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Similar Theories
The theories are very similar. Arthur Lydiard tends to focus on more strength through drills and hills during the base phase. (for example Peter Snell) Jack Daniels would say more strength through altitude and running more miles during the base phase. (for example Jim Ryun)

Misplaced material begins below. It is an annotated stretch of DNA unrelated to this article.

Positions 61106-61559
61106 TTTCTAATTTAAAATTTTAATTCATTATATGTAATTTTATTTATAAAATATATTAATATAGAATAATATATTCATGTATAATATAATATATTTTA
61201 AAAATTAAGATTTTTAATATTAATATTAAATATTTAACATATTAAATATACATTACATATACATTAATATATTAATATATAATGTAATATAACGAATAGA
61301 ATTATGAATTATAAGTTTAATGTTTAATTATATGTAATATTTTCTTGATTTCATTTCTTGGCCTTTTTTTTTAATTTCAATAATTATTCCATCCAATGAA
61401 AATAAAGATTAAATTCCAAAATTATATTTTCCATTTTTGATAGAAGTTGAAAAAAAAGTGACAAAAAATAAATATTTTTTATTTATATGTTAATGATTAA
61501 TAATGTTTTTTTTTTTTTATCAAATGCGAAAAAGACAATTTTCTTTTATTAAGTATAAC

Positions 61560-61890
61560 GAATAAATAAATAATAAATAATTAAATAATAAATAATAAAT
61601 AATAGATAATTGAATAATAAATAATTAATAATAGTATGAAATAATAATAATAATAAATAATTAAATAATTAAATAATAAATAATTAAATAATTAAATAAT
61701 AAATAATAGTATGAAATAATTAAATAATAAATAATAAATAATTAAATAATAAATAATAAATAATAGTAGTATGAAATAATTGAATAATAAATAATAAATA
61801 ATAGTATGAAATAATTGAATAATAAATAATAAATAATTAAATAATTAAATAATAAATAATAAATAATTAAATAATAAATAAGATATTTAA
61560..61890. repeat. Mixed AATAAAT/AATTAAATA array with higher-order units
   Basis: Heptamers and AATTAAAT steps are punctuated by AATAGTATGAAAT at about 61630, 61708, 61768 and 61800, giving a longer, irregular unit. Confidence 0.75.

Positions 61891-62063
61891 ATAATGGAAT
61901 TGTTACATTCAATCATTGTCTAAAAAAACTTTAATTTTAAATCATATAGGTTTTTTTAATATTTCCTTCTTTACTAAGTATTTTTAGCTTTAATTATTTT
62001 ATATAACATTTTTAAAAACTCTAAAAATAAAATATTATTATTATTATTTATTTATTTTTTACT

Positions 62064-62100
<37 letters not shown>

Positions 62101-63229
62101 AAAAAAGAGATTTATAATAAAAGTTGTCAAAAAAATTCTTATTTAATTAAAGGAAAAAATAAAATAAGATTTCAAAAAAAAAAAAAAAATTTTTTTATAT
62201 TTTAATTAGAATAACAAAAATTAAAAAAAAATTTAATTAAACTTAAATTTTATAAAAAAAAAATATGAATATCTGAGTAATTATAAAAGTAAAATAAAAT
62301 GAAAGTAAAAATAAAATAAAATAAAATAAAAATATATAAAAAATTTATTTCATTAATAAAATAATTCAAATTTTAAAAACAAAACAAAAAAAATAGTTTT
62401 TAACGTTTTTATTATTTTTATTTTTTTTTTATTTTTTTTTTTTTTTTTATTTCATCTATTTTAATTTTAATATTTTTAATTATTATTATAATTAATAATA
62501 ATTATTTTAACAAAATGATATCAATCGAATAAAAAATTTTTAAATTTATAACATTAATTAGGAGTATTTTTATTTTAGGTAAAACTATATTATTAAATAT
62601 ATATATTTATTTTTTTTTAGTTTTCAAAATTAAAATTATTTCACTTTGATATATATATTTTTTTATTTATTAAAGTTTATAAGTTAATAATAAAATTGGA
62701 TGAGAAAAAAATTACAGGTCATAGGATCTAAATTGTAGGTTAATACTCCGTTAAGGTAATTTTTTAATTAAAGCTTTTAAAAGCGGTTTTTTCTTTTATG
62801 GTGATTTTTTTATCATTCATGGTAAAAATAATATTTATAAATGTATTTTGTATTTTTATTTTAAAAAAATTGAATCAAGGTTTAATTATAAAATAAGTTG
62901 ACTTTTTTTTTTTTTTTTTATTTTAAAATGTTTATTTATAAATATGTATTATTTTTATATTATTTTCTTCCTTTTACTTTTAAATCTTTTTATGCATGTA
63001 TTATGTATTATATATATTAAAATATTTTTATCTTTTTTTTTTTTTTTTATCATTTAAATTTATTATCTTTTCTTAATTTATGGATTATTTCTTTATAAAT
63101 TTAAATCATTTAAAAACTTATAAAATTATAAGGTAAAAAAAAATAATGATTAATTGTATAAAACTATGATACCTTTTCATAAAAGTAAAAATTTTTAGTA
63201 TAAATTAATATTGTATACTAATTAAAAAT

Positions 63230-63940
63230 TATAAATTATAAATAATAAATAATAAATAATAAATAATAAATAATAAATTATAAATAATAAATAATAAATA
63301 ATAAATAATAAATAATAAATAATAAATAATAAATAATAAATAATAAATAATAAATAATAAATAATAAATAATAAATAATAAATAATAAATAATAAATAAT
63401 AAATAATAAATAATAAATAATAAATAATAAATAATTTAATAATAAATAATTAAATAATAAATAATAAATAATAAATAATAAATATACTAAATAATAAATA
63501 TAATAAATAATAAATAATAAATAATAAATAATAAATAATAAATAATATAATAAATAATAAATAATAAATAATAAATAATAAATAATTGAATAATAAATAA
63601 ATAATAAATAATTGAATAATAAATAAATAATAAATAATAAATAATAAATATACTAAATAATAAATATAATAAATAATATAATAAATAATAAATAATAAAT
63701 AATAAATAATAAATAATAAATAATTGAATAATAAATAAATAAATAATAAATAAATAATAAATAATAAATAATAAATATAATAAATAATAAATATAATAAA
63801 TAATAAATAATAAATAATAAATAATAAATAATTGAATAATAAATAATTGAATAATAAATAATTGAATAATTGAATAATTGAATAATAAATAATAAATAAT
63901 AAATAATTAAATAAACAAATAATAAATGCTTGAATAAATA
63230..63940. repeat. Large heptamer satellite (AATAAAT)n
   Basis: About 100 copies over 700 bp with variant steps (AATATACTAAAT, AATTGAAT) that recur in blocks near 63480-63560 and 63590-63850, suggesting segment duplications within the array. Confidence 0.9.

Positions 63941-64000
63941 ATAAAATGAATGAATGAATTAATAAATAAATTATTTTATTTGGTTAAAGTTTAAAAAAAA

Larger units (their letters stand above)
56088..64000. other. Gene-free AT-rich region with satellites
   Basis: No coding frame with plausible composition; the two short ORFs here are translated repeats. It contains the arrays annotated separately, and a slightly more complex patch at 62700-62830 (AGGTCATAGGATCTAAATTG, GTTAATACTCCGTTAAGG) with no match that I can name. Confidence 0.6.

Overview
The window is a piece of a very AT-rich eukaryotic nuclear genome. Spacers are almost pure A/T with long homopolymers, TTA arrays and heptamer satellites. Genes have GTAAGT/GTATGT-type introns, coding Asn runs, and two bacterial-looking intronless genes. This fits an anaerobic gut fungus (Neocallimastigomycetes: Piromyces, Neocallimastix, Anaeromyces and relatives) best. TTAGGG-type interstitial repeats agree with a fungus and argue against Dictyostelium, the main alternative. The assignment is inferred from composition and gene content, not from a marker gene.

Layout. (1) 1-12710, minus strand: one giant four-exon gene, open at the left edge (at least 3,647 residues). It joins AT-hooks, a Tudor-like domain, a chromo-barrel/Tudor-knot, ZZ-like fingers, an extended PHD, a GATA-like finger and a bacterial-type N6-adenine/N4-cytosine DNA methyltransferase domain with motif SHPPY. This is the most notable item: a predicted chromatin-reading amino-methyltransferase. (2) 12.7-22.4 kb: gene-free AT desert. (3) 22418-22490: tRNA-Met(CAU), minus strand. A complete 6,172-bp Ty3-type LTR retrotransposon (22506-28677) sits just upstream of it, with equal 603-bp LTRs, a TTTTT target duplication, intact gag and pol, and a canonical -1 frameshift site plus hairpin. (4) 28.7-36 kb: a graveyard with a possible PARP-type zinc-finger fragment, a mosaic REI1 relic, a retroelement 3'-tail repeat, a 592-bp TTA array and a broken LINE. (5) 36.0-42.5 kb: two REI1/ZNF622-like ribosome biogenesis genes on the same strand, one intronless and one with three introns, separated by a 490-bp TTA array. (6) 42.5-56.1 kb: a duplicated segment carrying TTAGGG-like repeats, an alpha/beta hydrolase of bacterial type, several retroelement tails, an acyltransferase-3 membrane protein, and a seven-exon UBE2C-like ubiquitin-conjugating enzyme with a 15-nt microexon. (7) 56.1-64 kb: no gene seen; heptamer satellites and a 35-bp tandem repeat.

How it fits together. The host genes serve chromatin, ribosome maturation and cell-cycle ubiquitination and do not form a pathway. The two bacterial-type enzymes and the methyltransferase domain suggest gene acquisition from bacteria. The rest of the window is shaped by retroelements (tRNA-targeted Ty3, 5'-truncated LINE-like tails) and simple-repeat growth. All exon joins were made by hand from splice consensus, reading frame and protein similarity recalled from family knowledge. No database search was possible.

That is one difference. Both coaches find out what works for individual runners. One runner could need more mileage with minimum speed and another one could need more speed with less mileage. Jack Daniels will say and has experienced runners successful at 35-40 miles who were elite 5K-10K. While Arthur Lydiard would emphasis a need high mileage to be successful. His magical line was 100 miles to be successful for an elite runner. That is another difference. The balance between the two is where the answer lies for a coach. You need a solid foundation to build upon and both would agree speed is only for a short period of time with minimum amount. What is beautiful for both men is you do not need to do tons of repeats and killer workouts with a great base to build upon. It depends on strength in the base phase for what is applicable to your location. It is better to do the same workouts, where you have measureable results as the season progresses. You can simply add repeats or decrease recovery as the season goes on. Both of them agreed on tapering to lessen the amount you run. (mileage and intensity) You do less repeats while keeingp the same recovery along with time. That is one problem with trying to increase intensity and more intervals at the end of a season. You cannot wrong with both of their ideas if applied wisely.

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